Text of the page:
where $\hat p=\frac{n_1\hat p_1+n_2\hat p_2}{n_1+n_2}$.

So now, in your problem, $\hat p_1=.634$, $\hat p_2=.612$, $n_1=2455$ and $n_2=2730.$

Once you calculate the test statistic, you just need to calculate the corresponding critical region value to compare your test statistic too. For example, if you are testing this hypothesis at the 95% confidence level then you need to compare your test statistic against the critical region value of $z_{\alpha/2}=1.96$ (for this two tailed test).

Now, if $z>z_{\alpha/2}$ then you may reject the null hypothesis, otherwise you must fail to reject the null hypothesis.

Well this solution works for the case when you are comparing two groups, but it does not generalize to the case where you want to compare 3 groups.

You could however use a Chi Squared test to test if all three groups have equal proportions as suggested by @Eric in his comment above: " Does this question help? … – Eric"

share|improve this answer
Thanks @Dan. As many times with Google, knowing the right term to search for is the first hurdle. I did take a look at the chi-squared test. The problem there, as with where I was first getting stuck, is that my expected calculation is based on the sample. I can't therefore provide an expected value, because my samples are used to determine that expected value. – Scott Aug 28 '14 at 18:33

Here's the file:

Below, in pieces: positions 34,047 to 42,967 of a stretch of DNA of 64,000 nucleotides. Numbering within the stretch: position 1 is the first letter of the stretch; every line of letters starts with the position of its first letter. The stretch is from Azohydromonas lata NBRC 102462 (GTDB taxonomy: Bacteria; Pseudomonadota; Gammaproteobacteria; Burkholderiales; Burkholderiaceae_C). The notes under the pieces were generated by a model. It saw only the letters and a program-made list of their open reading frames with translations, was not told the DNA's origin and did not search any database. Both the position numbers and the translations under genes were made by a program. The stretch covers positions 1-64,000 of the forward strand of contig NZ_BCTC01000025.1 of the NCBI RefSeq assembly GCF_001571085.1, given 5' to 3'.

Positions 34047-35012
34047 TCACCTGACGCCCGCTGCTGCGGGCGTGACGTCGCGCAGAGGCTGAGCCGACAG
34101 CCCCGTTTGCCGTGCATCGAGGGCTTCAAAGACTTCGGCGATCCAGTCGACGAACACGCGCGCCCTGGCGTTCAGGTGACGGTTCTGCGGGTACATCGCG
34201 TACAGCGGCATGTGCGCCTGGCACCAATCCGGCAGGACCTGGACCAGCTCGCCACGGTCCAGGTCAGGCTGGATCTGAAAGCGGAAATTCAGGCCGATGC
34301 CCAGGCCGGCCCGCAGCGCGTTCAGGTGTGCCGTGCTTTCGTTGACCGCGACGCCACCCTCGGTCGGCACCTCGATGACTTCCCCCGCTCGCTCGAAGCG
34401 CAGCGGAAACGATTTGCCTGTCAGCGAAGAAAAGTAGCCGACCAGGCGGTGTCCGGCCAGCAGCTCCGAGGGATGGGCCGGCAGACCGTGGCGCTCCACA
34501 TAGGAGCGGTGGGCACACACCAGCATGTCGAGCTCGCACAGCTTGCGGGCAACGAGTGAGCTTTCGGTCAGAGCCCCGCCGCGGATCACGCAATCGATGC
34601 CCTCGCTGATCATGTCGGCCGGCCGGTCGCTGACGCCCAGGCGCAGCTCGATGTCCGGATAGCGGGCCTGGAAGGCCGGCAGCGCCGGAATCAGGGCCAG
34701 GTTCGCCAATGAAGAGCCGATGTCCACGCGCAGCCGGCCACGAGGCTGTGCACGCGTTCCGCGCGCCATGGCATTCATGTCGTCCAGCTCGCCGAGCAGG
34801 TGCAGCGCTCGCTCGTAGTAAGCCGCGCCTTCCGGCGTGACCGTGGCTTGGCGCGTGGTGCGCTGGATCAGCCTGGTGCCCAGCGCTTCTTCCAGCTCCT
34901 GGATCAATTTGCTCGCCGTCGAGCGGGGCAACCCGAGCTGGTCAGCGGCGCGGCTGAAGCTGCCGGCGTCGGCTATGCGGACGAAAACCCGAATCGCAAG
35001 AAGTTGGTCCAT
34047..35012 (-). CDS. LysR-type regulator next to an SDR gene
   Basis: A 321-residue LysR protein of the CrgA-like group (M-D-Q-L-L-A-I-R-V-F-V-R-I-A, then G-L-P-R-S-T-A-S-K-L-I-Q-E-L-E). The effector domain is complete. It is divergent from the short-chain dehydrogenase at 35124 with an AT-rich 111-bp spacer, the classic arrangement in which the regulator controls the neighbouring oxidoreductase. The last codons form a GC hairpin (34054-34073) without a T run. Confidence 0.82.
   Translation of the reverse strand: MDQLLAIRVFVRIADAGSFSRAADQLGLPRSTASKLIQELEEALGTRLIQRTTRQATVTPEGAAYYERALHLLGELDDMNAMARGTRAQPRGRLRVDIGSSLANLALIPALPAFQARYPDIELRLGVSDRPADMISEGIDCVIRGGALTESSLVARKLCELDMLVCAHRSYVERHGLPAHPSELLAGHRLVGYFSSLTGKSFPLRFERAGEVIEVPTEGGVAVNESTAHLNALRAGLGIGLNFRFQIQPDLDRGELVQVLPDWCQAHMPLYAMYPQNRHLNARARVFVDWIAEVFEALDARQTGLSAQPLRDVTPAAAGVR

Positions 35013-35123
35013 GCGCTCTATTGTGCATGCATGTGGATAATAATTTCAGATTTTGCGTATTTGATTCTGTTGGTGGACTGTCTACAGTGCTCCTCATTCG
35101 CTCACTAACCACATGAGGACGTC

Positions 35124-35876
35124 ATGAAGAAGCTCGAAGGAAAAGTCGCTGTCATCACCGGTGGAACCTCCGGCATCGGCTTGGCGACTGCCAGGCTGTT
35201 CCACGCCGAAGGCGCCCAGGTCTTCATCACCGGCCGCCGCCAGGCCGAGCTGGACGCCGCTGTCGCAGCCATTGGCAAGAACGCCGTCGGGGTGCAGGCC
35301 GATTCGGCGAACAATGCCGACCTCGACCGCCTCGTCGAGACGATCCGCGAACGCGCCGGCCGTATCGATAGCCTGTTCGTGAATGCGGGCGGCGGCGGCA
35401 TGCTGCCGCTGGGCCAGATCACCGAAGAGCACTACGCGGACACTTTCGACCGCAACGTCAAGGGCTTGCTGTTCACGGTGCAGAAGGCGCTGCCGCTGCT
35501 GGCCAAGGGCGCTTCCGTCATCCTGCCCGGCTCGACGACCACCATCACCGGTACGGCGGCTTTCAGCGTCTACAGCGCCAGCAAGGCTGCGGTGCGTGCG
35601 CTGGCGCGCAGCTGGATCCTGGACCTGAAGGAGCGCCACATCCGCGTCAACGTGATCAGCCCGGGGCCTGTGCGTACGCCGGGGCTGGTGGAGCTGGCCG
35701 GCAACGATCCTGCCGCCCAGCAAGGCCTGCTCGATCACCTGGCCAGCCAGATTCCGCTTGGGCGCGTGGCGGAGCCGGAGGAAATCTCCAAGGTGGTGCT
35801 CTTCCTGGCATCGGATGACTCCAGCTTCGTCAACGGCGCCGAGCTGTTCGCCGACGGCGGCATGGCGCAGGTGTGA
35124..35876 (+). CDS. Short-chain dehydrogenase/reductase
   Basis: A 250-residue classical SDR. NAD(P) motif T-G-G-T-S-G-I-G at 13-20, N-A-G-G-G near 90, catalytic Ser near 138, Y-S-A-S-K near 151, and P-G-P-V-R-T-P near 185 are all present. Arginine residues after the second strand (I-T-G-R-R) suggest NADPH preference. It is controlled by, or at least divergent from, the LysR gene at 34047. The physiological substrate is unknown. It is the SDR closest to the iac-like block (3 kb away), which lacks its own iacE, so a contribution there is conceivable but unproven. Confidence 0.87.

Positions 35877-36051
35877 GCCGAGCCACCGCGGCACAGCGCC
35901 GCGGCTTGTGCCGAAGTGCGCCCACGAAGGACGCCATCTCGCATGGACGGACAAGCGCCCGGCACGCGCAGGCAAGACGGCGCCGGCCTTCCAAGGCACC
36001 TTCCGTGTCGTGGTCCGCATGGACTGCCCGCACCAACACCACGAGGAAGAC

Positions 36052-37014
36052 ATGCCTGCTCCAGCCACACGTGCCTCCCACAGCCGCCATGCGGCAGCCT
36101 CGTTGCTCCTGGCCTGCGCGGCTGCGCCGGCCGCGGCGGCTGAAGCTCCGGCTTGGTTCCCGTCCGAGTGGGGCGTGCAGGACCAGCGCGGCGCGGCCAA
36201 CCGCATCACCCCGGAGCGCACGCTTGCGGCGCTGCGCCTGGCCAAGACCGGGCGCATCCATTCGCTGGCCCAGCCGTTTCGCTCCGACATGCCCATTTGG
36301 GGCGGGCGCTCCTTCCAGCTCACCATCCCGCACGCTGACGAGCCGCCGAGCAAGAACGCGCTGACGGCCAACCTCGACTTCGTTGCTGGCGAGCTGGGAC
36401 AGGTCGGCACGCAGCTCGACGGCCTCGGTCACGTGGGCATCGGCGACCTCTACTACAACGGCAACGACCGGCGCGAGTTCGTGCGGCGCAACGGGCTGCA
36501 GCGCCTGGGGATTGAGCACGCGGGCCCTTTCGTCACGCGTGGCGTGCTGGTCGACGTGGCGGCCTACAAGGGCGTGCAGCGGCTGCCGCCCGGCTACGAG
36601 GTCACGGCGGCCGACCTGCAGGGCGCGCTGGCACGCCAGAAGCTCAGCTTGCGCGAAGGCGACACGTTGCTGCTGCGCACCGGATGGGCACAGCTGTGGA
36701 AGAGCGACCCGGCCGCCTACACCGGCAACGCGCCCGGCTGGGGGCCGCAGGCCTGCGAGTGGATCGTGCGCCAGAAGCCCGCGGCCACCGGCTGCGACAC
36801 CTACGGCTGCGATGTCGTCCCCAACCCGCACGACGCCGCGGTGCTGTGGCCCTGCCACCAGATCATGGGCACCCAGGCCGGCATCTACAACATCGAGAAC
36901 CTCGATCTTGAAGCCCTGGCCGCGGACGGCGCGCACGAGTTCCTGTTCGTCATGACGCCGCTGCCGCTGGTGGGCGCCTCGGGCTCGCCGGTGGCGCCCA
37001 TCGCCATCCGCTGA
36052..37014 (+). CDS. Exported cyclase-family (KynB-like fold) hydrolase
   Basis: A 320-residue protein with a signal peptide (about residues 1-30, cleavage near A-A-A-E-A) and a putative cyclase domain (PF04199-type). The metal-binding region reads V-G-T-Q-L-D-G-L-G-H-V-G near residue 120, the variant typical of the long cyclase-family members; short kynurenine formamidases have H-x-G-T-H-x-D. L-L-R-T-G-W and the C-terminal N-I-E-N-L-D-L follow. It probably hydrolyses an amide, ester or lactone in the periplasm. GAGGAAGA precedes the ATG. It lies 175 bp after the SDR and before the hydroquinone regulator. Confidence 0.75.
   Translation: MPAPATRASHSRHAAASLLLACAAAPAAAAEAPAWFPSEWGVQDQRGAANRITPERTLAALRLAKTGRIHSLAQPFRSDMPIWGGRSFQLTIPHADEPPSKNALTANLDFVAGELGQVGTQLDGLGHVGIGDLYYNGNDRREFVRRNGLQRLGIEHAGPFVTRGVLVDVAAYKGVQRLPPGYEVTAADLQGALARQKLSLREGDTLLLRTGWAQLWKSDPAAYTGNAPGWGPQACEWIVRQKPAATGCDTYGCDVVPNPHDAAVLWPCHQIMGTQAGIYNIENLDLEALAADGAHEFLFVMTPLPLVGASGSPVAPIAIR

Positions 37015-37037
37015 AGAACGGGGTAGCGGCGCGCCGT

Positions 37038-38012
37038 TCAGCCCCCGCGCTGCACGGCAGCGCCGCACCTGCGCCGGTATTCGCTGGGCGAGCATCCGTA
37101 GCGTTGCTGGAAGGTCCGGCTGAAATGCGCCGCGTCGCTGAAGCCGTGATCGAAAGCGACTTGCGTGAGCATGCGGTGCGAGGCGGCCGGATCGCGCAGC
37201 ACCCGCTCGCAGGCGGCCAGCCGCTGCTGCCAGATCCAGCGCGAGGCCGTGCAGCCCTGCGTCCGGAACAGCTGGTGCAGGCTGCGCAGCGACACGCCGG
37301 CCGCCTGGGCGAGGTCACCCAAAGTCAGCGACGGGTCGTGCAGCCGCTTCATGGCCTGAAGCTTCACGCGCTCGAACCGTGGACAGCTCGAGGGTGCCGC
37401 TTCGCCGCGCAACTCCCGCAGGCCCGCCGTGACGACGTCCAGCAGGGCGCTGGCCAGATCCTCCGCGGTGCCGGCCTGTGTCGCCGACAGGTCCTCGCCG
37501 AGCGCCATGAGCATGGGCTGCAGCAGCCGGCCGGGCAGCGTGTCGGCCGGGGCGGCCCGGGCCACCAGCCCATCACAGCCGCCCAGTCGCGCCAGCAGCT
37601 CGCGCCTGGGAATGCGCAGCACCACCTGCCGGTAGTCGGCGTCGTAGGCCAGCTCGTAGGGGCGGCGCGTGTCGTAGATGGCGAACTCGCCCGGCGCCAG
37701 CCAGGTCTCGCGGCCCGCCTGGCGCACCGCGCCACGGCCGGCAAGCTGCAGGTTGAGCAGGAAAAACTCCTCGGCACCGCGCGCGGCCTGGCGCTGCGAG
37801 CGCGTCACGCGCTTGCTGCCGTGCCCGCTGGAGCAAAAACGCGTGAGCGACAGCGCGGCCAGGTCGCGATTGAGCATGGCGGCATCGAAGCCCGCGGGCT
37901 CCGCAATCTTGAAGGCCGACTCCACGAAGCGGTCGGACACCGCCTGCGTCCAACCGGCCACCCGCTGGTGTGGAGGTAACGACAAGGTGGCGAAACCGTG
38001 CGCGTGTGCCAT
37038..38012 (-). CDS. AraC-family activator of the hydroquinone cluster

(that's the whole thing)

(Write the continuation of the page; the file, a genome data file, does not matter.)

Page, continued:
@Scott, if your hypothesized proportions for the three groups are that they are all equal then the expected value should be 1/3 for each group. – Dan Aug 28 '14 at 18:35

In R the answer is calculated as:

fisher.test(rbind(c(1556,2455-1556), c(1671,2730-1671)), alternative="less")
share|improve this answer
Would you consider writing a little bit more than providing the R function? Naming the function does not help in understanding the problem and not everyone use R, so it would be no help for them. – Tim Dec 8 '14 at 13:52
This is the most exact statistical answer, and works for small numbers of observations (see the following: – Andrew Mao Mar 30 '15 at 19:36
Fishers exact test's_exact_test – Keith May 22 '15 at 23:59

Your test statistic is $Z = \frac{\hat{p_1}-\hat{p_2}}{\sqrt{\hat{p}(1-\hat{p})(1/n_1+1/n_2)}}$, where $\hat{p}=\frac{n_1\hat{p_1}+n_2\hat{p_2}}{n_1+n_2}$.

The critical regions are $Z > \Phi^{-1}(1-\alpha/2)$ and $Z<\Phi^{-1}(\alpha/2)$ for the two-tailed test with the usual adjustments for a one-tailed test.

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Your formula for $Z$ has a mistake. You forgot the square root. – Dan Aug 28 '14 at 17:46